Sunday, July 19, 2009

The "Pie Sauna" & Other Spa Treatments of Terlingua

Between the pie baking during these hot summer afternoons and the subsequent body-cooling trips to Terlingua Creek, I've realized is that I'm living in the world's biggest outdoor spa, surrounded by natural treatments -- and all for free. Here's the list so far.

1. Sauna: Bake pies in your kitchen during the height of the afternoon when it’s already 100 degrees in the house. Turning on the oven to the necessary baking temperature of 425 will ensure sweat flows freely out of your pores, just like in the cedar-lined heated rooms of Sweden. Downside: There’s no cold plunge pool to balance out your body heat -- the closest is 10 miles away. Add to that, Terlingua’s cold tap water heats up as the day progresses, so by afternoon the “cold” comes out of the tap the same temperature as the hot.
2. Exfoliation: Head over to Terlingua Creek (pictured above) where the tiny little fish will nibble off your dead skin. By the size of their appetite you figure you must really need the body scrub! Downside: You never know when and where the fish will bite next. Also, they have a preference for arm pits, which can be very ticklish.
3. Hair Highlights: Go outside (right outside your door is fine), stand in the scorching sun for thirty minutes a day, and your hair will get naturally highlighted by the intense rays. Downside: Your skin will burn too until eventually it resembles beef jerky and you will likely become dehydrated, but by god your hair will be blond! 4. Massage: Hike to Cattail Falls in Big Bend National Park and stand under the waterfall (as I did just last week, above). The pounding of water pouring down from 100 feet above will do wonders for your tired shoulder muscles. Downside: It’s illegal to enter the water. “Sorry, officer, I didn’t see the sign.”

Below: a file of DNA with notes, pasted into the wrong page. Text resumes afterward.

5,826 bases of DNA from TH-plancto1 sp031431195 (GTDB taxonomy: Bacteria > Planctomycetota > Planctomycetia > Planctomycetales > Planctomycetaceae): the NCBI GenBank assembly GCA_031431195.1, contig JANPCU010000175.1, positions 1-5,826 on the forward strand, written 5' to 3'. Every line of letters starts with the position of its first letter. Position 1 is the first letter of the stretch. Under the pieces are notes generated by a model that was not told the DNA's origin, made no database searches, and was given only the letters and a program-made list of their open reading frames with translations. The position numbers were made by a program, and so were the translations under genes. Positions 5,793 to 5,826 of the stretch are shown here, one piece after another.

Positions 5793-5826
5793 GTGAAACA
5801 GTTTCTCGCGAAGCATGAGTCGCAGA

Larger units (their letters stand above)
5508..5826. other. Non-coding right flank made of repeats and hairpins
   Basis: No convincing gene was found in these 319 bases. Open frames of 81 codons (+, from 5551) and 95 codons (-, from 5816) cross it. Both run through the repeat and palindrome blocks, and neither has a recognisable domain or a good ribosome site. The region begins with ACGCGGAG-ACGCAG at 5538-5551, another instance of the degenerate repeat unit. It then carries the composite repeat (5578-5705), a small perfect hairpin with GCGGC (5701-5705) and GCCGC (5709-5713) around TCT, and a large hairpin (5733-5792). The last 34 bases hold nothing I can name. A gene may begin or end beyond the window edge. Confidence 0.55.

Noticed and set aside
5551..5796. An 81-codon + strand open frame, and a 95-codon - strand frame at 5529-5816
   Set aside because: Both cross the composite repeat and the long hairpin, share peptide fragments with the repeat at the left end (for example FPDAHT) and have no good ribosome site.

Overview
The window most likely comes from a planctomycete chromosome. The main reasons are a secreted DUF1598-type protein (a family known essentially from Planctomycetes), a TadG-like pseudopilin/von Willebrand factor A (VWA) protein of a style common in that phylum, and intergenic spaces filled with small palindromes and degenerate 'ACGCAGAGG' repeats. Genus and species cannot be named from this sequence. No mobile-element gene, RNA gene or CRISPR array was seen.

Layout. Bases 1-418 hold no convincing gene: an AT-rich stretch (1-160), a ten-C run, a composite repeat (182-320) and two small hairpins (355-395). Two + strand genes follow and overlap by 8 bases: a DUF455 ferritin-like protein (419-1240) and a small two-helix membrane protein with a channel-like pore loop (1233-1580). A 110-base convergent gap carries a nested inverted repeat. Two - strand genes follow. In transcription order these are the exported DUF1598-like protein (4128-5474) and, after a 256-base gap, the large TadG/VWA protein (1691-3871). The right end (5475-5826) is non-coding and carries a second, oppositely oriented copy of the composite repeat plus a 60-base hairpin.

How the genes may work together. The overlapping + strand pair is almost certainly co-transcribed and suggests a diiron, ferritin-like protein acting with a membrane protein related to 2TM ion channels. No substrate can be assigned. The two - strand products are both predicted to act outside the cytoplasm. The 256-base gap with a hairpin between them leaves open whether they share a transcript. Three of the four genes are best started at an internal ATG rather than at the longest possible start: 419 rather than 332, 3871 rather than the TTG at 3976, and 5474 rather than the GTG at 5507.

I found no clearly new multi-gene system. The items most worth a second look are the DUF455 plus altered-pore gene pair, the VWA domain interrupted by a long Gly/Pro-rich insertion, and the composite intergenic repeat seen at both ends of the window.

5. Mud mask: This one is easy. We have lots of mud here – it’s more like clay -- full of natural minerals, and, of course, it’s free. For this you just roll around on the banks of the Rio Grande River and -- voila! – your skin will be purified! Downside: The mud doesn’t come off easily, your swimsuit will never be clean again, and you’ll have to wash your hair at least 3 times to remove the residual dirt.
6. Acupuncture: Just go for a run through the cactus and you will come out with perfectly placed, deeply imbedded thorns that look just like acupuncture needles. (The pic above shows a good example.) You will feel very relaxed afterward – after the severe pain has subsided. Downside: The “needles” are not sterilized and must be self-inflicted.

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